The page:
Thus a humble stick by granny x, in a tin can bring a tear to the eye, if it is able to hit a memory in a master's mind and would be considered by him to be Bonsai.

Those who can do, those who can't teach.
Stay Well.
Loki [ K ] Rolling Eyes affraid

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Re: What defines a True Bonsai Master?

Post  Mitch Thomas on Fri Jun 22, 2012 3:36 pm

KILL ME...... KILL ME NOW!

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Re: What defines a True Bonsai Master?

Post  fiona on Fri Jun 22, 2012 3:36 pm

Please note in that last post I am using the term "critic" to mean someone who puts forward value judgements based on knowledge. I raise the matter partly to deflect from the "what is a master" horse (which is certainly limping if not already at the glue factory), towards an issue which irks me at times on forums - namely when someone says "What right has he/she got to criticise my trees when his/hers aren't particularly good?" That to me is spurious reasoning. I cannot draw or paint or turn a pot to save myself but I can recognise good work in others. I can also recognise better than good work (i.e. masterpieces?) and I make these calls on the basis of knowledge and understanding of what it's all about rather than being able to "do". Similarly in music I can define why we consider Kathryn Jenkins to be a good (some would say great) singer and Florence Foster-Jenkins a bad one.

So we can say that so-and-so on here isn't a "master" because his/her trees are not way beyond good. But don't say that their "amateur/not expert" status means they haven't the right to make informed comment on anyone else's.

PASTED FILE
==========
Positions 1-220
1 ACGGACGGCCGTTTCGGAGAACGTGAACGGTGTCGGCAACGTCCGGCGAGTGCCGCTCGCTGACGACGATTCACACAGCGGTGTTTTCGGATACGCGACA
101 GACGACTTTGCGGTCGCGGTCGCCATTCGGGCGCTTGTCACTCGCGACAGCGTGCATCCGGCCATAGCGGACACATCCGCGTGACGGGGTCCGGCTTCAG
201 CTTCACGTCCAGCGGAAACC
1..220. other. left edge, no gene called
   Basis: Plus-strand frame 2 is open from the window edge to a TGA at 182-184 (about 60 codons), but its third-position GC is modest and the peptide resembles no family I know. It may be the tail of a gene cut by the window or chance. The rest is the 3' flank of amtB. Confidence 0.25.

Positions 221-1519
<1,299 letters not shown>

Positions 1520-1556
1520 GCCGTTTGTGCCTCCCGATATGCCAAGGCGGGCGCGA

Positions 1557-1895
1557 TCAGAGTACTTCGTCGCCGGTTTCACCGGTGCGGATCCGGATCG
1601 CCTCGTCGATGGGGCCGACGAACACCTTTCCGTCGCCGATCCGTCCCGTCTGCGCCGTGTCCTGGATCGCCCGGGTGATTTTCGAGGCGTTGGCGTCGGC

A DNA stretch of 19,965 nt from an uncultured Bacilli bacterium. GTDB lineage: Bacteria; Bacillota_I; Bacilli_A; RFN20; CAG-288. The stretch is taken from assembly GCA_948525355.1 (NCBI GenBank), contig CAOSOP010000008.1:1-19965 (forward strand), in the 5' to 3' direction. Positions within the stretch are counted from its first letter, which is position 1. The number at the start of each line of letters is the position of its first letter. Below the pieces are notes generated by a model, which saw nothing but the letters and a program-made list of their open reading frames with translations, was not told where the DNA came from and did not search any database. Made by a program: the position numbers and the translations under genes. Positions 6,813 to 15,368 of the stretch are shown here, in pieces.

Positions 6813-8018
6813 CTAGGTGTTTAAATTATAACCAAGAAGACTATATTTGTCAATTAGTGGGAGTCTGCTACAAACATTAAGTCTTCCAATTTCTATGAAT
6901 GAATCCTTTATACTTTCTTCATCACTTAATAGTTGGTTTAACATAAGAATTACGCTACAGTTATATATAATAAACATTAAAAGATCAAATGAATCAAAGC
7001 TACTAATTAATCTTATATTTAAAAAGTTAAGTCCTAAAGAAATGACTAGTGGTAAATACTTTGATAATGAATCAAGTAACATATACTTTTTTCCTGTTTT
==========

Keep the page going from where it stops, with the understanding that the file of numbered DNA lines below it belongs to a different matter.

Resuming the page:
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Re: What defines a True Bonsai Master?

Post  Poink88 on Fri Jun 22, 2012 3:41 pm

fiona wrote:Please note in that last post I am using the term "critic" to mean someone who puts forward value judgements based on knowledge.
.....
So we can say that so-and-so on here isn't a "master" because his/her trees are not way beyond good. But don't say that their "amateur/not expert" status means they haven't the right to make informed comment on anyone else's.
thumbs up

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Re: What defines a True Bonsai Master?

Post  Guest on Fri Jun 22, 2012 3:57 pm

...Bottom line__________________________________________BONSAI ____________________VERY WELL CRAFTED__________BONSAI____No BS!


study


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Re: What defines a True Bonsai Master?

Post  Poink88 on Fri Jun 22, 2012 4:14 pm

For me a bonsai master is also loosely defined as...
1. one who have artistic vision and see far ahead... and
2. have the knowledge, skill, and talent to deliver.

I am sure, my bench marks will be more stringent as I mature in this hobby but I don't think it will be changing much definition wise to me.

I agree with Jun but finished product is not my sole means of measurement. A master to me can take on anything...not just fine yamadori specimens but also a lowly nursery stock (if he have to) and make the most out of it.

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Re: What defines a True Bonsai Master?